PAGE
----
Authors: Tenley Conway, University of Toronto- Mississauga, Janina Kowalski*, University of Toronto - Mississauga
Topics: Human-Environment Geography
Keywords: urban forestry, fruit tree, urban food tree, urban governance, urban food production, urban ecology
Session Type: Paper
Start / End Time: 10:15 AM / 11:30 AM
Room: Director's Row H, Sheraton, Plaza Building, Lobby Level
Presentation File: No File Uploaded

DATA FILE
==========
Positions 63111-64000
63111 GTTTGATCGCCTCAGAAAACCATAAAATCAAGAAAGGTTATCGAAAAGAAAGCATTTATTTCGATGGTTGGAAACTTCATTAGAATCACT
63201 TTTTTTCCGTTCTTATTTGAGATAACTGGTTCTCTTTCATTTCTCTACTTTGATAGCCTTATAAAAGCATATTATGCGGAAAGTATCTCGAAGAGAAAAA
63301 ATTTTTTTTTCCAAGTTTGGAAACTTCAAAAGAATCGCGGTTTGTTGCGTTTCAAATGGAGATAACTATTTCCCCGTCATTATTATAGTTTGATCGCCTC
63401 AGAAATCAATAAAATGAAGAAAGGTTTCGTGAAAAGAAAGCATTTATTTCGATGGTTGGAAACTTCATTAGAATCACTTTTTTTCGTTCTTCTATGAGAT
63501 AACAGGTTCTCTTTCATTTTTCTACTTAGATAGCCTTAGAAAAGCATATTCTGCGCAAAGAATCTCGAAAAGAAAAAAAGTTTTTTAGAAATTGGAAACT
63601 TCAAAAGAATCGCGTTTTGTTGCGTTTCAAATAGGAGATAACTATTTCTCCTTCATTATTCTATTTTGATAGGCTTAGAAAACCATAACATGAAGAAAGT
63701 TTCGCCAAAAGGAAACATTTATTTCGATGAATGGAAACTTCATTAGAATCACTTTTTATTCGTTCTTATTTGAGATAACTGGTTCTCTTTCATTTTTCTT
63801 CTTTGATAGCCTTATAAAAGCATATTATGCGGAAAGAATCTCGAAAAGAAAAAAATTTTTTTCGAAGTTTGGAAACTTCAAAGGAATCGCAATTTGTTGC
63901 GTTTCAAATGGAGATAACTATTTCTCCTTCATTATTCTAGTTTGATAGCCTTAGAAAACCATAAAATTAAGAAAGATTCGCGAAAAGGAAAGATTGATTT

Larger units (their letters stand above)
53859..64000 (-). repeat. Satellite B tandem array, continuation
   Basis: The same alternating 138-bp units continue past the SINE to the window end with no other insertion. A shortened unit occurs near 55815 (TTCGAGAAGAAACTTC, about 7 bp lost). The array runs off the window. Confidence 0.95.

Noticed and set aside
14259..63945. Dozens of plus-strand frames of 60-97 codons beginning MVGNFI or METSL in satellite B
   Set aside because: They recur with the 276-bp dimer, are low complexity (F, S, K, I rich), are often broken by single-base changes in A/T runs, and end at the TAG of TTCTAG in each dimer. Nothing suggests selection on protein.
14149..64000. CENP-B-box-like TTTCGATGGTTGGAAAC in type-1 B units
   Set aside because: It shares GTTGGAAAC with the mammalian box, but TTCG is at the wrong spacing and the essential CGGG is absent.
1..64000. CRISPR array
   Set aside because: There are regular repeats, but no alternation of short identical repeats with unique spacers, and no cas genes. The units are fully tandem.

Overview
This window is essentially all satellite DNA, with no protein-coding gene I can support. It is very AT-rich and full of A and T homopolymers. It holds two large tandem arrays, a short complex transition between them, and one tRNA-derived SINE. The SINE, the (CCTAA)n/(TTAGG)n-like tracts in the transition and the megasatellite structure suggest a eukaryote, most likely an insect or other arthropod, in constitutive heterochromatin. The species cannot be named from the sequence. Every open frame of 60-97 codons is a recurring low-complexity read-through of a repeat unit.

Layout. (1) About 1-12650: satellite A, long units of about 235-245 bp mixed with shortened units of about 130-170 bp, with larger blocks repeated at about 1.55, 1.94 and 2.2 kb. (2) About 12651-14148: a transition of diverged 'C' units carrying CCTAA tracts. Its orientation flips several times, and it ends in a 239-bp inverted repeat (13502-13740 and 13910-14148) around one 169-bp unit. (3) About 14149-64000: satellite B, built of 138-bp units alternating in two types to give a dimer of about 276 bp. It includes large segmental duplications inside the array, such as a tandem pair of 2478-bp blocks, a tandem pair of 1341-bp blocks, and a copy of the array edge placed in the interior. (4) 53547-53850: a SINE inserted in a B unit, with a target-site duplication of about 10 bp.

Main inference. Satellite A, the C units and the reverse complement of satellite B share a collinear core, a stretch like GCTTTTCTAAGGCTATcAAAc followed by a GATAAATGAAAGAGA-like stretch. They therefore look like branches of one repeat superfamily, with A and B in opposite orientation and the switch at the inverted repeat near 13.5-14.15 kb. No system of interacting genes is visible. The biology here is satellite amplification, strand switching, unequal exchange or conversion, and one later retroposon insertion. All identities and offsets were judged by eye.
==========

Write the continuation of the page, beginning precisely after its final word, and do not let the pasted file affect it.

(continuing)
The presence of food trees within cities is rising in profile with the creation of community orchards and food forests, as well as increased interest in food security and climate change. Food trees provide potential opportunities to meet urban forest canopy goals, while also supporting urban populations’ desire to engage in urban food production through the provision of fruit and nuts. However, the approach to integrate and manage food trees in urban spaces across Canada is varied. This presentation explores different governance models in four Canadian cities (Victoria, Calgary, Edmonton, and Toronto), which range from no formal management to municipal or NGO led management. The question was addressed through semi-structured interviews with municipal actors in Parks and Recreation/Urban Forestry Departments, as well as not-for-profits, volunteer groups, and individuals involved in these sites. The interviews identified challenges arising from the potential for litigation and limitations of different management structures. The presentation will also consider the interplay between policy and on-the-ground action to highlight the ways that urban food trees function within the urban landscape.